Healing Developmental Trauma: How Early Trauma Affects Self-Regulation, Self-Image, and the Capacity for Relationship by Laurence Heller Phd, Aline Psyd Lapierre

Had this previous church leader kept appropriate boundaries and not attempted to meet his own personal needs though me, things could have turned out differently. Sadly, this was not the case and what resulted was a spiritually abusive relationship that would continue for years. For almost a decade, my faith, feelings and family were caught in an unhealthy web of deception. It has taken years of therapy and education about trauma and abuse to untangle this tightly woven web. I made many choices during that time that I will always regret. Choices that brought irreversible damage to myself and to others. However, I want to be clear as well that even though I made bad choices, the abuse was never my fault. If you were abused in this way, I want you to know it was not your fault either.

One of the most important things I learned in therapy is the meaning of the word responsibility. Responsibility, my therapist told me, is the ability to respond. Part of my personal healing journey for the past six years has been learning how to respond in a better way to the effects of trauma in my life. It is always the responsibility of those who are in a leadership position to respond in such a way that brings healing to those placed under their care. If they do not know how to do this, then they do not need to be in a leadership position.

Abuse of power is a cancer in the body of Christ. How Christendom uses terminology regarding gender is sometimes an aspect of the disease. We need to let the light of a holy God expose us and our systems. A man named Jesus had nothing to do with these ways.

Diane Langberg, PhD

As I write this, I am currently on the book launch team for Dr. Langberg’s new book Redeeming Power, Understanding Authority and Abuse in the Church. This book is a highly valuable resource for every church. Dr. Langberg has played a huge role in my own healing journey by providing me with rich resources based on her experiences and expertise around childhood sexual abuse as well as abuse of power. I have learned through reading her books that what happened to me happens all too often in churches and other religious environments to children and vulnerable adults.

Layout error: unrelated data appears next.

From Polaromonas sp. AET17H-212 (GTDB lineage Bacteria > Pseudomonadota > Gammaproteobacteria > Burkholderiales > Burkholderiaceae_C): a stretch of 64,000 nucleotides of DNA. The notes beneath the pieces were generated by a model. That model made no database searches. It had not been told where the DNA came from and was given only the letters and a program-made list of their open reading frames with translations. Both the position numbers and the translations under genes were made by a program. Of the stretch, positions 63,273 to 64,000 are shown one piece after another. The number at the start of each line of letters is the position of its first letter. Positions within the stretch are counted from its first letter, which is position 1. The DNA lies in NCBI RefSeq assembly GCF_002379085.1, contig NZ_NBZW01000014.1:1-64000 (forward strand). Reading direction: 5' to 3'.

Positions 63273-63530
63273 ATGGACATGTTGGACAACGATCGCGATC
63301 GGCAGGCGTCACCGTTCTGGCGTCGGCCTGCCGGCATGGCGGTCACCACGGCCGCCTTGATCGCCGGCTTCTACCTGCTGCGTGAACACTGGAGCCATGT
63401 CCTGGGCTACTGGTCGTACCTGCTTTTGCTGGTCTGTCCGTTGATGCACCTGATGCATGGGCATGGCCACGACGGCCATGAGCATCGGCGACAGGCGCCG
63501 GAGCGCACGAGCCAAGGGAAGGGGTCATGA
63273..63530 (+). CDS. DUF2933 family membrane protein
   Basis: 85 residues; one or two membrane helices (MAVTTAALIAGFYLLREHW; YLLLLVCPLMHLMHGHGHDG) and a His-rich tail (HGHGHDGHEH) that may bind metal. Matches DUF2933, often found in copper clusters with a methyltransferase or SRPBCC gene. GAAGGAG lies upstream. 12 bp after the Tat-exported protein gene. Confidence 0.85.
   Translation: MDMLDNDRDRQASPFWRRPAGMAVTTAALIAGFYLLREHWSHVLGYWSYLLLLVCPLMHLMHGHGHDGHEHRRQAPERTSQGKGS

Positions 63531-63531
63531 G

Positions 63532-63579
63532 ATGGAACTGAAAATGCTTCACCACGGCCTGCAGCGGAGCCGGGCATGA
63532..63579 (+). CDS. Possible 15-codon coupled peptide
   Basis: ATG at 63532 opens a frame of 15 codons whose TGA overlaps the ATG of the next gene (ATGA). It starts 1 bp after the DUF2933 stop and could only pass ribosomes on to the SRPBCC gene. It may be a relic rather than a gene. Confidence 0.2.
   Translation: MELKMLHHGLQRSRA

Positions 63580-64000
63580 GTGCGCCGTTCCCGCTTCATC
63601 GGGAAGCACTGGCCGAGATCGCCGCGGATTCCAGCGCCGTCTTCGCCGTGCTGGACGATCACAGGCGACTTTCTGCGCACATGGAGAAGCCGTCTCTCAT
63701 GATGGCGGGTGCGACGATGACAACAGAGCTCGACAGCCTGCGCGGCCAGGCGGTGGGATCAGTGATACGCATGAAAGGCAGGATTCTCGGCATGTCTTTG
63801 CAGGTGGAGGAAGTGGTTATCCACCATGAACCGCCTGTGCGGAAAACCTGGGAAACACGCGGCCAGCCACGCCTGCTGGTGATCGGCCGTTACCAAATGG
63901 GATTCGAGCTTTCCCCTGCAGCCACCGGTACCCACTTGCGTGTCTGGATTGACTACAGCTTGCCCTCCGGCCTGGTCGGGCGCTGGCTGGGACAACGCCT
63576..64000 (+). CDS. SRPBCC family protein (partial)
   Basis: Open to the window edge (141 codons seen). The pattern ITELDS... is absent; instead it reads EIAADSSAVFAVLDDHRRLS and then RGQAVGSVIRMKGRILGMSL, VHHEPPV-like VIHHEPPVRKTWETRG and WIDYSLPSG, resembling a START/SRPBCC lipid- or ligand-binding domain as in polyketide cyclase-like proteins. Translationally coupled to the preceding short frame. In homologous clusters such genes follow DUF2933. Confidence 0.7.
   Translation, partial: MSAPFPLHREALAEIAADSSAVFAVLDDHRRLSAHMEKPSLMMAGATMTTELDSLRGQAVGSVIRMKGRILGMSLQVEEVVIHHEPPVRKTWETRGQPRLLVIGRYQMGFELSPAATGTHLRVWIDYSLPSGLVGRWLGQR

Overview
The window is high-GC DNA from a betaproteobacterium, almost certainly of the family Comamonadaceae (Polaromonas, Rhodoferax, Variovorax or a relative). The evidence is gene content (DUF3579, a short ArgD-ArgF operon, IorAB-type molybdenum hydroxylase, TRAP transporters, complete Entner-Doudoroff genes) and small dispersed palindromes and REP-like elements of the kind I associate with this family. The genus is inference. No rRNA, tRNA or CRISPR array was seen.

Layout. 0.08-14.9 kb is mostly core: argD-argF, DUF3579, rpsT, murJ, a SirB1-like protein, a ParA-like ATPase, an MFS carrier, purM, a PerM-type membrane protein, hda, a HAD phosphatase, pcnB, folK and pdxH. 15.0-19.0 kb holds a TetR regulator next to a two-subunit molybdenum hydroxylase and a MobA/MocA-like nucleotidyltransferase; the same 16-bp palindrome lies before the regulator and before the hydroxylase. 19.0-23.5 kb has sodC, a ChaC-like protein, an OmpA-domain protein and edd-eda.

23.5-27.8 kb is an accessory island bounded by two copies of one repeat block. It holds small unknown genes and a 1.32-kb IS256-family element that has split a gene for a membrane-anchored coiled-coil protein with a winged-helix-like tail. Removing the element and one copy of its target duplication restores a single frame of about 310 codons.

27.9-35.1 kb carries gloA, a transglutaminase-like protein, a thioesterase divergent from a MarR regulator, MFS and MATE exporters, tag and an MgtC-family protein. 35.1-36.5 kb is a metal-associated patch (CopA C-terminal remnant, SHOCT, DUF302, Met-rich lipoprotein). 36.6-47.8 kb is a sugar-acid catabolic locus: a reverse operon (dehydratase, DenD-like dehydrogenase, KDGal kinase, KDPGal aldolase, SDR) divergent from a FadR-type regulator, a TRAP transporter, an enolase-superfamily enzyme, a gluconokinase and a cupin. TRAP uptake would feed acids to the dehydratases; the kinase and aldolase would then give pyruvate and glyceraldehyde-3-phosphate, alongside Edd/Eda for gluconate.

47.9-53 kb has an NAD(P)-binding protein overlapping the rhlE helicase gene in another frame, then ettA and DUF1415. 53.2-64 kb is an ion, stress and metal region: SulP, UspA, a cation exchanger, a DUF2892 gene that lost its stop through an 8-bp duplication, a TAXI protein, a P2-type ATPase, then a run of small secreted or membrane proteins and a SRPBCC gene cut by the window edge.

Dr. Langberg is right, Jesus has nothing to do with abuse of power. My faith took the biggest blow when I was spiritually abused. Untangling the lies from the truth has been a most overwhelming task. When abuse is intertwined with our faith, separating the two can feel impossible at times. The price of abuse in the church is just too high. With all the resources coming out now, churches have no excuse not to educate themselves. If a church is truly doing the work of the kingdom of God they will want to do everything they can to protect the innocent and the vulnerable, because this is where we always find Jesus. It is a church’s responsibility.

If you are an abuse survivor, I am so very sorry that you suffered this way. Please know that you are not alone and there are places you can receive help. I have listed several resources on this blog, and will continue to update them.


Traumatic Stress: Effects on the Brain.

Another great resource that has helped me understand the impact of childhood trauma is the ACES study (Adverse Childhood Experiences). You can find out more information here.

%d bloggers like this: